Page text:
The Oregon Standoff and Strategies to Fight Politically Inspired Violence

by Neil H. Buchanan

The new year brought with it a strange new criminal/political event, in the form of an anti-government group's armed takeover of a building at a National Wildlife Refuge in a remote part of Oregon.  It turns out that the leader of the group is a son of the rancher who came to fame some time ago for threatening violence against federal agents, threats that were prompted by the federal government's efforts to enforce grazing laws that the rancher had been violating for more than two decades.  (Professor Dorf wrote an interesting post about that situation in April of 2014.)

The details about this new standoff are interesting, in a perverse way, and they tell us a lot about the sense of grievance that has been incubating for a long time among certain fringe elements on the right.  My purpose here, however, is not to discuss the legal merits of the Oregon situation (which are obviously quite one-sided), but instead to put this new standoff in the context of this country's approaches to preventing and (when prevention fails) responding to acts of violence and threatened violence.

In late November of last year, after the Paris terrorist attacks, I wrote a series of posts here on Dorf on Law (here, here, and here), in which I argued that the correct response in the United States and elsewhere should not be to freak out and overreact.  In essence, I argued that there was nothing about the violence in Paris that would lead an informed person to think that the underlying threats that we all face had changed in any meaningful way.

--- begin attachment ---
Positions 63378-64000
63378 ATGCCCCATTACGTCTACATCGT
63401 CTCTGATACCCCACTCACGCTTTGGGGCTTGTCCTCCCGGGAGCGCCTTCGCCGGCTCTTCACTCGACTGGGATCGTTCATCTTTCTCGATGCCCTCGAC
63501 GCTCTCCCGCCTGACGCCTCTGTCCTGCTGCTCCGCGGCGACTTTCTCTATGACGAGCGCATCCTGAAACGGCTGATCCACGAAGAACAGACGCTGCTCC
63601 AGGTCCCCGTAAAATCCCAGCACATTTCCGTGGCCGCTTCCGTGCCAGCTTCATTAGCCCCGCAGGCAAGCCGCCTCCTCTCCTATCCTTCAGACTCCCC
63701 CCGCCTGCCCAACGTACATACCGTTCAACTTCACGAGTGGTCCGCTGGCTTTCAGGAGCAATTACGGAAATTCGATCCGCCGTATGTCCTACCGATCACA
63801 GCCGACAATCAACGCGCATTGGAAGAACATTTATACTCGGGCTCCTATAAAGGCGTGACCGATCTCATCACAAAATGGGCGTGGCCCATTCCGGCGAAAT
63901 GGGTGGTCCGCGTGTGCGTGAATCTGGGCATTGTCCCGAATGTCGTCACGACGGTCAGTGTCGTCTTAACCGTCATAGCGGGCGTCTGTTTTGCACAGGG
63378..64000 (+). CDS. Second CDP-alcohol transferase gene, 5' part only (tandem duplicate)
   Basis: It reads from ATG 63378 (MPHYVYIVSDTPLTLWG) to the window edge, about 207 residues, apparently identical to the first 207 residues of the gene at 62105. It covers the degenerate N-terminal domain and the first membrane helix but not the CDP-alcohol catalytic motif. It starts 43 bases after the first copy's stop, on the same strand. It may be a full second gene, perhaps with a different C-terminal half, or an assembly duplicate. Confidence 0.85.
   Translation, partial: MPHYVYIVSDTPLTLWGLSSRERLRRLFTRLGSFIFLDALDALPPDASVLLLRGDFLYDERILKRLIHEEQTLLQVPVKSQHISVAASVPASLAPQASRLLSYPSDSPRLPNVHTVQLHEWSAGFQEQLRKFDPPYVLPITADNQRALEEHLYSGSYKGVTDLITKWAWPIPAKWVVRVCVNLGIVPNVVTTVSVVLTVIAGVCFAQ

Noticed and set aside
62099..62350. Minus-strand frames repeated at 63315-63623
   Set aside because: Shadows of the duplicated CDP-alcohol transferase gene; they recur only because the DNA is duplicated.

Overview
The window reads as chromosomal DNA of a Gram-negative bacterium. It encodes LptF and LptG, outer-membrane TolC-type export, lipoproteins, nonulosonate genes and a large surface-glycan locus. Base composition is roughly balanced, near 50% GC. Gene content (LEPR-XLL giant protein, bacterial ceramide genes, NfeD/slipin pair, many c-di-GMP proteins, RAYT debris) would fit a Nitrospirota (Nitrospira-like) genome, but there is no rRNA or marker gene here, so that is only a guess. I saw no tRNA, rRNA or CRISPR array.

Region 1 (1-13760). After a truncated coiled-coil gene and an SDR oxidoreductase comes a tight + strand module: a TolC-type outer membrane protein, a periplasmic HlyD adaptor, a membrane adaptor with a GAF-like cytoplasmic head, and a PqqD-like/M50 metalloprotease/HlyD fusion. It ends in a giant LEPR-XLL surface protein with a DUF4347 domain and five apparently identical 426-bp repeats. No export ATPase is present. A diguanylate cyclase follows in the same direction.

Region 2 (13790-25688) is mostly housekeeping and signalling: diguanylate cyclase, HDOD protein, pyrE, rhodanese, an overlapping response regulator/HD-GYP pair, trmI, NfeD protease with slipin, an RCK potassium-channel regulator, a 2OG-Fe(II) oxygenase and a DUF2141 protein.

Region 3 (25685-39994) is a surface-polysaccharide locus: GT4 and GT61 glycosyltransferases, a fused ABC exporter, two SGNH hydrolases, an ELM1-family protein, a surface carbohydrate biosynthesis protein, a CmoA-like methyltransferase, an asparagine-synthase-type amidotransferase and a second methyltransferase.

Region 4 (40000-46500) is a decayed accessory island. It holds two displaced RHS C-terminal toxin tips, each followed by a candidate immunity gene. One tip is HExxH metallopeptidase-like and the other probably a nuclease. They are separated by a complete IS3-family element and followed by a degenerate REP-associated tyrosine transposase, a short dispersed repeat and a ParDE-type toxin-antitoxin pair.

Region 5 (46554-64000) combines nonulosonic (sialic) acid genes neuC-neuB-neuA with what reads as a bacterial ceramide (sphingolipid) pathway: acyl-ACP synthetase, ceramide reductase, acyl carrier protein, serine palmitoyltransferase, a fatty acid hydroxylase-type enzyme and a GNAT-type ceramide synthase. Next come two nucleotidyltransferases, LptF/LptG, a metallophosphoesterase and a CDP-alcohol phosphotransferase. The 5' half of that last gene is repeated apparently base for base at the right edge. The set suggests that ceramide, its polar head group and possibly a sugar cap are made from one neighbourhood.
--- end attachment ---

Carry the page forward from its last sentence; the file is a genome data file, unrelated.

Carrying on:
For a simple analogy, everyone who drives a car knows that they might someday become injured or killed in a crash.  Most people are lucky enough never to see that possibility become a reality.  Others, however, will have one or more such experiences.  When people do have an accident, they of course become hyper-cautious for some period of time afterward.  Eventually, they get over it and get back to their normal lives.

Harkening back to an earlier era of transportation, there is a reason that people often invoke the cliche about "getting right back on the horse after falling off."  The idea, of course, is that people who are panic-stricken in the immediate aftermath of an accident need to be reminded that they are focusing excessively on a very salient, but rare, event.  There is no sense in ruining one's life by crawling into a cocoon and imagining that life's risks can be reduced to zero.

Even so, as I explained in my November posts, it is also completely sensible to use a dramatic event as a moment to reassess the wisdom or foolishness of our daily activities.  If the car accident happened because the driver regularly fails to check his blind spots, then it would be silly indeed to say, "Well, accidents happen.  No need to change anything."  What we want is not to refuse to change but to try to take new information into account without over-emphasizing events that can never be completely prevented.

In the context of post-Paris discussions about terrorism, many Republicans in the U.S. (joined by a small number of Democrats) encouraged a full-on national freakout about the possibility of Muslims coming to the U.S. to carry out terrorist attacks.  This quickly morphed into insane proposals to allow only Christian refugees into this country (Jeb Bush) or to bar all Muslims from entering the U.S. (Donald Trump).  There was nothing at all about the Paris tragedy that called for such responses, making the political responses nothing more than hate mongering.